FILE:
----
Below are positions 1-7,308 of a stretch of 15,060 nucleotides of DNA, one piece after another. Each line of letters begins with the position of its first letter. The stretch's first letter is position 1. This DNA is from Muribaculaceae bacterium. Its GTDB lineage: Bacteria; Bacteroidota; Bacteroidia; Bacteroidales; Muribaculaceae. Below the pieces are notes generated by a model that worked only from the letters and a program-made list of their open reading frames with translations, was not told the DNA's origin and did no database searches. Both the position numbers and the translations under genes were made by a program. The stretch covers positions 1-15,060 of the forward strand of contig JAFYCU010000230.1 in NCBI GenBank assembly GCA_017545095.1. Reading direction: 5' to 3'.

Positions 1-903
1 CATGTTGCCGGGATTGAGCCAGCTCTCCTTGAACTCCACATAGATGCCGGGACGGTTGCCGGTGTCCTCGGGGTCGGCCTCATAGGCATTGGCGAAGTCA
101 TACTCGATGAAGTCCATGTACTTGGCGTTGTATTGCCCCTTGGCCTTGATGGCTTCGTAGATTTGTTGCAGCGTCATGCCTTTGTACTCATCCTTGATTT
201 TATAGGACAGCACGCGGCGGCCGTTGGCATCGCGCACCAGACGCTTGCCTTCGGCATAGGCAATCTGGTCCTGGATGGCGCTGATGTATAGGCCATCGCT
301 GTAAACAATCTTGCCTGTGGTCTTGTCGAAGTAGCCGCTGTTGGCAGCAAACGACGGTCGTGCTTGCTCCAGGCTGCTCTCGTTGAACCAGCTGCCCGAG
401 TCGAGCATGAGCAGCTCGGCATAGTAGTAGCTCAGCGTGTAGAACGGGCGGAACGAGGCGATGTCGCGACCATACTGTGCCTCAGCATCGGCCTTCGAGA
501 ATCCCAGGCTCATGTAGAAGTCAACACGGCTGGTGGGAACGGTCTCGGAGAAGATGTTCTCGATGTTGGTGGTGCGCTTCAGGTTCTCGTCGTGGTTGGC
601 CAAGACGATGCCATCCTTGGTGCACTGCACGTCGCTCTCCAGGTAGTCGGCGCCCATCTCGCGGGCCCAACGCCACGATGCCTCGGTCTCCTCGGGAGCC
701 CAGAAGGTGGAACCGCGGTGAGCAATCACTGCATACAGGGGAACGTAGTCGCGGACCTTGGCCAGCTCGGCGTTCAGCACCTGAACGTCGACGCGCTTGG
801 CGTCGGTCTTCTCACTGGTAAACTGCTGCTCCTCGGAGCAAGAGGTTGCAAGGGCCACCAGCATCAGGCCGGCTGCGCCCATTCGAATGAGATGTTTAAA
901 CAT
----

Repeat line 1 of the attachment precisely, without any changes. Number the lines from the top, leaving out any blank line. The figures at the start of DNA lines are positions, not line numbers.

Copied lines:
Below are positions 1-7,308 of a stretch of 15,060 nucleotides of DNA, one piece after another. Each line of letters begins with the position of its first letter. The stretch's first letter is position 1. This DNA is from Muribaculaceae bacterium. Its GTDB lineage: Bacteria; Bacteroidota; Bacteroidia; Bacteroidales; Muribaculaceae. Below the pieces are notes generated by a model that worked only from the letters and a program-made list of their open reading frames with translations, was not told the DNA's origin and did no database searches. Both the position numbers and the translations under genes were made by a program. The stretch covers positions 1-15,060 of the forward strand of contig JAFYCU010000230.1 in NCBI GenBank assembly GCA_017545095.1. Reading direction: 5' to 3'.